This article was written by Tom Duffy and originally appeared in The Setonian on December 9, 2015. It has been republished with the author’s permission.
Sleep, basketball, class and then more basketball.
That is what life as a student manager is like. It is a difficult job, but a worthwhile one for people with hoops in their blood. Adam Satz can attest to this.
During his senior year at Seton Hall, Satz was honored by UPS as the 2011 Manager of the Year. He currently works as the Pirates’ assistant director of athletics com- munications.
“If I wasn’t in class, I was here,” Satz said. “As a manager, your job is to not get noticed. It’s kind of like when you’re a referee or an umpire. If people are talking about you, it usually means you did something wrong.”
There seems to be a certain stereotype about managers – that they’re just water boys, ball boys and the guys who mop up sweat.
That’s true. Partially.
As junior manager Anthony Madle explains, the job is much deeper than outsiders seem to believe.
“Yeah, we do the dirty work. But there’s none of that ‘Go carry my shoes’ stigma. We’re friends with the players. They really do respect us, and the coaches do, too. They appreciate what we do.”
Madle and the eight other managers typically arrive at the gym around 7:30 a.m. to prepare the floor, the balls, the uniforms and anything else asked of them. Those tasks are nothing to these guys.
If you assumed laundry is arduous, too, you are wrong.
“When we were on the road and in hotels, we’re doing it there,” Satz said. “We’re hauling seven bags of laundry to different hotels if our own didn’t have what we needed. Some of my best memories are just roaming around in cities trying to find a place to do our laundry.”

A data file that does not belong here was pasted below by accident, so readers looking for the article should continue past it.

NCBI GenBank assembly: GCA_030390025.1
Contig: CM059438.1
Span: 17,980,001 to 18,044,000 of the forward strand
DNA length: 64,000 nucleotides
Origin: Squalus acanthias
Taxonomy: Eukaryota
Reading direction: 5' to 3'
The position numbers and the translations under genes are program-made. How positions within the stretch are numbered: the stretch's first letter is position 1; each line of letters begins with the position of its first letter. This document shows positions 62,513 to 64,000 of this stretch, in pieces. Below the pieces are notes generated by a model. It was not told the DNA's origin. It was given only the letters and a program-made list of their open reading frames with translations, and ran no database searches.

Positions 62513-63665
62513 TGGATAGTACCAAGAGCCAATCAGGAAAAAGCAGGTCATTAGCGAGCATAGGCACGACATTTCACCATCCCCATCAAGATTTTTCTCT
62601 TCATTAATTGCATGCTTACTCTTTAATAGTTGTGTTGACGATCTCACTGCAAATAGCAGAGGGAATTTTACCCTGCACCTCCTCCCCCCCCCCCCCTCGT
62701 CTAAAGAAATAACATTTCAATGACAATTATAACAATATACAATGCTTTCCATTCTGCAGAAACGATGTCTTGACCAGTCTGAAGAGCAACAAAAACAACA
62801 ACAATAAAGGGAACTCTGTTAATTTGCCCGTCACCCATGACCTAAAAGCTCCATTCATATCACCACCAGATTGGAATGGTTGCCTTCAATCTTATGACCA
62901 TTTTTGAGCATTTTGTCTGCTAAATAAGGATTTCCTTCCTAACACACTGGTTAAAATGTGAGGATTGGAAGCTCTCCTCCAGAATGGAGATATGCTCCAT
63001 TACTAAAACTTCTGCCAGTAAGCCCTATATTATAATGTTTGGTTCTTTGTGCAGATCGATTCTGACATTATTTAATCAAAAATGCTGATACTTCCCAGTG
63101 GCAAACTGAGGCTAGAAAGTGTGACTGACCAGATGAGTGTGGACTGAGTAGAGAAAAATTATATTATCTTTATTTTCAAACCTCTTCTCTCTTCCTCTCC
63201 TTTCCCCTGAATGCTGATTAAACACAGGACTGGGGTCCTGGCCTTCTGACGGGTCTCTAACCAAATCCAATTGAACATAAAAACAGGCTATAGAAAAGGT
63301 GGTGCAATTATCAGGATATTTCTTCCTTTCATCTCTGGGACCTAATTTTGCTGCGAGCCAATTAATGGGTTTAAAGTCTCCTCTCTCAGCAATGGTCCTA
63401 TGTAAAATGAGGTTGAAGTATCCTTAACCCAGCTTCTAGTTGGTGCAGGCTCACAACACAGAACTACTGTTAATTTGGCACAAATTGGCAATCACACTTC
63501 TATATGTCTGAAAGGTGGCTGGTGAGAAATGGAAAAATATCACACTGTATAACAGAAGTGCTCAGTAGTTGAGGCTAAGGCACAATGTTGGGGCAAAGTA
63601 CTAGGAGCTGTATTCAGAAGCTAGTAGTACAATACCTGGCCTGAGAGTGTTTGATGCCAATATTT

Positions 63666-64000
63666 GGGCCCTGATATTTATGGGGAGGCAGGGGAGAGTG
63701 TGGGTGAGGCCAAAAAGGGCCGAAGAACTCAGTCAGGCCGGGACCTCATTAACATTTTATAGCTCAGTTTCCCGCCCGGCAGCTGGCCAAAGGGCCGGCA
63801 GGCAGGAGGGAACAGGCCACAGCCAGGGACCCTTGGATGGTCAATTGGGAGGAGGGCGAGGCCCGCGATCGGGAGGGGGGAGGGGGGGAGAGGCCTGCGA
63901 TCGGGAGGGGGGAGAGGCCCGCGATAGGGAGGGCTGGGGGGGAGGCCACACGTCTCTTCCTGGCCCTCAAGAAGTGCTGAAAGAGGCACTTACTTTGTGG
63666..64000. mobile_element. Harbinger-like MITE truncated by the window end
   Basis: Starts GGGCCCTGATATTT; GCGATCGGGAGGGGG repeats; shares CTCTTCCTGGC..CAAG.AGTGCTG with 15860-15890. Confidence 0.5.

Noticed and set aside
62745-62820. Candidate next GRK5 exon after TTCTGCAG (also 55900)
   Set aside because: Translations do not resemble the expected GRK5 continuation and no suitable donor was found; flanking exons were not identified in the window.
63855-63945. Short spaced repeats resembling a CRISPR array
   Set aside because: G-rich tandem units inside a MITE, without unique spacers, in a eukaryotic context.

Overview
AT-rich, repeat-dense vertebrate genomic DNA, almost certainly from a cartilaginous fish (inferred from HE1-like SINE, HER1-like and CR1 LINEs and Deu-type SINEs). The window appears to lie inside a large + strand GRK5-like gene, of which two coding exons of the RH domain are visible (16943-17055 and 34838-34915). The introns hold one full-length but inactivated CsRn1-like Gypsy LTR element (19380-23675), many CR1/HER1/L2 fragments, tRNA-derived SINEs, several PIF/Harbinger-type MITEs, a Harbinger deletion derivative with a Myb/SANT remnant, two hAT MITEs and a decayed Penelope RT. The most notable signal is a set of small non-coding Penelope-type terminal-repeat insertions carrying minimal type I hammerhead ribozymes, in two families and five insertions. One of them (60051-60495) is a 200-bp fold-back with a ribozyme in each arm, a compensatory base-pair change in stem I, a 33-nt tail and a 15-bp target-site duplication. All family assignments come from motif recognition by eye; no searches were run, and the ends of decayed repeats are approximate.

One duty in particular is extremely tough, though.
“Stop the f****** clock!”
Head coach Kevin Willard has been known to shout at the crew when the time-keeping is off, per Satz. After getting spared from the clock his freshman year, sophomore Tom Kiely knows this all too well.
“It’s pretty serious. Each drill, or section, has a different amount of time coach wants to spend on it. We’ll get a [printed] plan, but things happen and he’ll spend more time on this and less on that. It’s confusing to keep it how he wants. If you put 15 minutes up and he wants 10, he’ll start screaming.”
Madle admitted that this was terrifying at first. Now? It doesn’t faze him.
“If we mess up, he’ll let us know,” he said of Willard. “But he’s cool after. He handles it right with us.”
Satz said that like players, managers are expected to show up at the practice gym ready to work.
When the clock is not wrong, the managers feel they can pal around with Willard.
“The more you show up, and the more he sees you, the more comfortable he is with you,” Madle said. “He has nicknames for all of us.”
Junior Mark Maloney Jr. has about 10 monikers. “Too many to count,” he chuckled. Madle goes by “Spicoli,” a nod to Sean Penn’s long-locked blonde character in
Fast Times at Ridgemont High. In addition to Willard and the coaching staff, managers have a unique lens when it comes to the players, too.
“It’s weird when people walk around talking about the players like they’re famous,” Kiely said. “It’s just like, ‘That’s the guy who lives next door to me,’ or ‘I just beat this kid one on one.’”
For Maloney, that closeness to the program is what he cherishes most about the job.
“You watch all these teams on TV when you’re younger or in high school, and then you come in to be a manager and you get to experience what’s it like. It’s al- most surreal.”